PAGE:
March 8th – 2nd Sunday of Lent

Posted by Christine Nusse on Mar 7, 2009 | Categories: Seasons of the Spirit

Mark 9:2-10
Six days later, Jesus took with him Peter and James and John, and led them up a high mountain apart, by themselves. And he was transfigured before them, and his clothes became dazzling white, such as no one on earth could bleach them. And there appeared to them Elijah with Moses, who were talking with Jesus. Then Peter said to Jesus, “Rabbi, it is good for us to be here; let us make three dwellings, one for you, one for Moses, and one for Elijah.” He did not know what to say, for they were terrified. Then a cloud overshadowed them, and from the cloud there came a voice, “This is my Child, the Beloved; listen to him!” Suddenly when they looked around, they saw no one with them anymore, but only Jesus. As they were coming down the mountain, he ordered them to tell no one about what they had seen, until after the Human One had risen from the dead. So they kept the matter to themselves, questioning what this rising from the dead could mean.

This indeed, is a terrible marketing strategy: “Don’t tell anyone!” When the telling would most certainly create a major buzz, why keep quiet?
I like the Transfiguration as it is called. It is very well staged: the high mountain, the dazzling clothes, Elijah, Moses and the Voice. Yet Peter, James and John are so pathetically inadequate. It seems like two parallel realities, one otherworldly and the other, so, so pedestrian. Is there another instance in the gospels when the other world appears as it does here? I don’t think so, at least not until the Resurrection. Even then, Jesus’ appearance remains quite ordinary.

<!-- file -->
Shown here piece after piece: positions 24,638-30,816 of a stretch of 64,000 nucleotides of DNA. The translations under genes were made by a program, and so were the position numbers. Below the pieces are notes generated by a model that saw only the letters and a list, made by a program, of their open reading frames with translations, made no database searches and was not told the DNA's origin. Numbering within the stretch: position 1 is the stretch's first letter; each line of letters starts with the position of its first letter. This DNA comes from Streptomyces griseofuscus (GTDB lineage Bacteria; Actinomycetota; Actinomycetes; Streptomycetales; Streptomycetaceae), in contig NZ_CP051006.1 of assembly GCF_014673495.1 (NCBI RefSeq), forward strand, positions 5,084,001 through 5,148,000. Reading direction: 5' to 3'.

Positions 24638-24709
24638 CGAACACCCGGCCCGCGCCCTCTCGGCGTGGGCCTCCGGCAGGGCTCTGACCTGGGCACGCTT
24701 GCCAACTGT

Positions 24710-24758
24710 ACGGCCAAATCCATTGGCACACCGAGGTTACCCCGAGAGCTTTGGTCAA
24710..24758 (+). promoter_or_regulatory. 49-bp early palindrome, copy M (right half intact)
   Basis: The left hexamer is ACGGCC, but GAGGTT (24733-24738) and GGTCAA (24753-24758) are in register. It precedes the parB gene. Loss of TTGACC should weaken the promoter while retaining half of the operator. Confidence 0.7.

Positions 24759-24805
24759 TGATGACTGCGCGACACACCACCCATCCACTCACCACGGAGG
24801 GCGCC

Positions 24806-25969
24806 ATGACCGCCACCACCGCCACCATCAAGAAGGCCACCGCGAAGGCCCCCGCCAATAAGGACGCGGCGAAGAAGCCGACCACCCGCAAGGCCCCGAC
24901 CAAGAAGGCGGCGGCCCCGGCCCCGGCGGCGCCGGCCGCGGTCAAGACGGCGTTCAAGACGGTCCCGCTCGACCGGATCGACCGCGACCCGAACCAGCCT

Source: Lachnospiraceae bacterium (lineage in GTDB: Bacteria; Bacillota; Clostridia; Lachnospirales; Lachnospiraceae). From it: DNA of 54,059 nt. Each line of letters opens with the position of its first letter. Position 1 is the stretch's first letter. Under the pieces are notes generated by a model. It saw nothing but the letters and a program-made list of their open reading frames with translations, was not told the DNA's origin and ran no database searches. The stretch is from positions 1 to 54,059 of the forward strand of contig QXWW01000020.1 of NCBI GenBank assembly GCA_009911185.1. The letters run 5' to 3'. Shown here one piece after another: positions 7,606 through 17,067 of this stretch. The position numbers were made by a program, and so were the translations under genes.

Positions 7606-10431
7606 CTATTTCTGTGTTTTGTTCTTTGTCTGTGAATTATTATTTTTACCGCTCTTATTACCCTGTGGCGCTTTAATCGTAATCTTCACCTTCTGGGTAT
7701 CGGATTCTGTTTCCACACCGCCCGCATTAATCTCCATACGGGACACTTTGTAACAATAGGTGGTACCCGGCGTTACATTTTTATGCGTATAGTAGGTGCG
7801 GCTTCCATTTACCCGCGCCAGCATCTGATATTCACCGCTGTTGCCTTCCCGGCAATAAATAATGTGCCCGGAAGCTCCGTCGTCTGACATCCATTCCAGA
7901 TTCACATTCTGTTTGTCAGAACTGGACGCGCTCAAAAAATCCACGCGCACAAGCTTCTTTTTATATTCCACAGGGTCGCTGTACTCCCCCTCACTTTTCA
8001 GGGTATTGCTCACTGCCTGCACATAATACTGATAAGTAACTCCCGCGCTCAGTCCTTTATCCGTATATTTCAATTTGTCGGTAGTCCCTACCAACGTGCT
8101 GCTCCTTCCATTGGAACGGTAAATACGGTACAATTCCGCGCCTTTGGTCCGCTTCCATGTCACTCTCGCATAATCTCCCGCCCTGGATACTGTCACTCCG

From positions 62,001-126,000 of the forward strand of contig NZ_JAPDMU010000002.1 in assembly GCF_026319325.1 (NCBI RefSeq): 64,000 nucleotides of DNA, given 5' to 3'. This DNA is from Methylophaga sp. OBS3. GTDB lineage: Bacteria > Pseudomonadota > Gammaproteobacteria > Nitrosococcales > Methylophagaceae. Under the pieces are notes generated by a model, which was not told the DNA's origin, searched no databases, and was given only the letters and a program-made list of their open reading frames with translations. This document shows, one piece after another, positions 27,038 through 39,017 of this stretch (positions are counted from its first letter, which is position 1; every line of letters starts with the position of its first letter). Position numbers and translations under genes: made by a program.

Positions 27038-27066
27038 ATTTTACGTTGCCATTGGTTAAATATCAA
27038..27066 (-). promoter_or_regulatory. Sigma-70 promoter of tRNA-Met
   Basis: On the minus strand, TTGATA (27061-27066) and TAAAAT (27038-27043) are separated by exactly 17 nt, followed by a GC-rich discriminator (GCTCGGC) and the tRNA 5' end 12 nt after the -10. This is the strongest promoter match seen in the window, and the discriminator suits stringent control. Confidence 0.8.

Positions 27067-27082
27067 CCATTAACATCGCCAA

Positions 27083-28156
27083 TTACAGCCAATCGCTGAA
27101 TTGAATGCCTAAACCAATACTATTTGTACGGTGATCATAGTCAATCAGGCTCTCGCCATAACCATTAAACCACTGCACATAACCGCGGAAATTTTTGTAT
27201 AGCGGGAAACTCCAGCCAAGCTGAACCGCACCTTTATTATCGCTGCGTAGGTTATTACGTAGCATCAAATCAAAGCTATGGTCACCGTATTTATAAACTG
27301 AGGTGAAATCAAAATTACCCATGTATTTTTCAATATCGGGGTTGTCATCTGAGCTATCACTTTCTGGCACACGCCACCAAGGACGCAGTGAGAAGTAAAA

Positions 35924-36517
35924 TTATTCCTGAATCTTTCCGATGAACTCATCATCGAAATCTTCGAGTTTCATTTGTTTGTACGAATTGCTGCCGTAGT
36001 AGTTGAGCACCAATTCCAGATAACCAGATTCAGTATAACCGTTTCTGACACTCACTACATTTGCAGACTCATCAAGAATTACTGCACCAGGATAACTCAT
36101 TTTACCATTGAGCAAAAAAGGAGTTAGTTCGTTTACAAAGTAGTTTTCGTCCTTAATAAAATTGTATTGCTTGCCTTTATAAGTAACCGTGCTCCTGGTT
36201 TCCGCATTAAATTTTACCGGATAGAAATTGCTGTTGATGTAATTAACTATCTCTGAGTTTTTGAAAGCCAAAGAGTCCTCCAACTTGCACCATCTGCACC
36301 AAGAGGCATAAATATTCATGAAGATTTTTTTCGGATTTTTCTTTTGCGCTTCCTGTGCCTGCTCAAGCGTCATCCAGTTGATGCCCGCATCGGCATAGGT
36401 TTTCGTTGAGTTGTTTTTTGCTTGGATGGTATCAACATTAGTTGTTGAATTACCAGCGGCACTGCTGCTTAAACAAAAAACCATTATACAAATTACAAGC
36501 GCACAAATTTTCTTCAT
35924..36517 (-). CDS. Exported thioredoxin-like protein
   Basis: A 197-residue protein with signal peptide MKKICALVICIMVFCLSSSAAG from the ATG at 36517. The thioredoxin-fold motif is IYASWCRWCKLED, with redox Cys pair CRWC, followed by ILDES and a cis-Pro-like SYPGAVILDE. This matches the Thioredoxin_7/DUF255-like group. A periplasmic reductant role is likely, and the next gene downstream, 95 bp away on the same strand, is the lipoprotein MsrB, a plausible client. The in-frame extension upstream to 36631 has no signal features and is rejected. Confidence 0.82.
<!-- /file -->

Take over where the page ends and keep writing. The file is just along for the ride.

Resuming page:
If only Jesus had thrown few more transfigurations around, people would have believed in him and his message of a new kingdom much more readily accepted.
He did not. Why not?

I myself, feel so pedestrian, so glued to my daily problems, my work, the repairing of the bathroom, the threat of the recession, my old dog’s arthritis, and my own. There is a dullness and a fatigue which overwhelm me like winter does the park outside. A Transfiguration experience would be most welcome at this point. But how?

The story of the Transfiguration appears also in Matthew and Luke. In all three synoptics it follows jesus’ teaching on discipleship. Mark 8:34: “If any want to become my followers, let them deny themselves and take up their cross and follow me.” About the same thing in Matthew and Luke. I could transpose: “take your daily problems, work, bathroom repairs and arthritis, and follow me.” After all if Peter, James and John had not followed Jesus up that (high) mountain, they would have missed the whole thing. The difference between the ordinary and the transfigured is in following Jesus, being-with Jesus.

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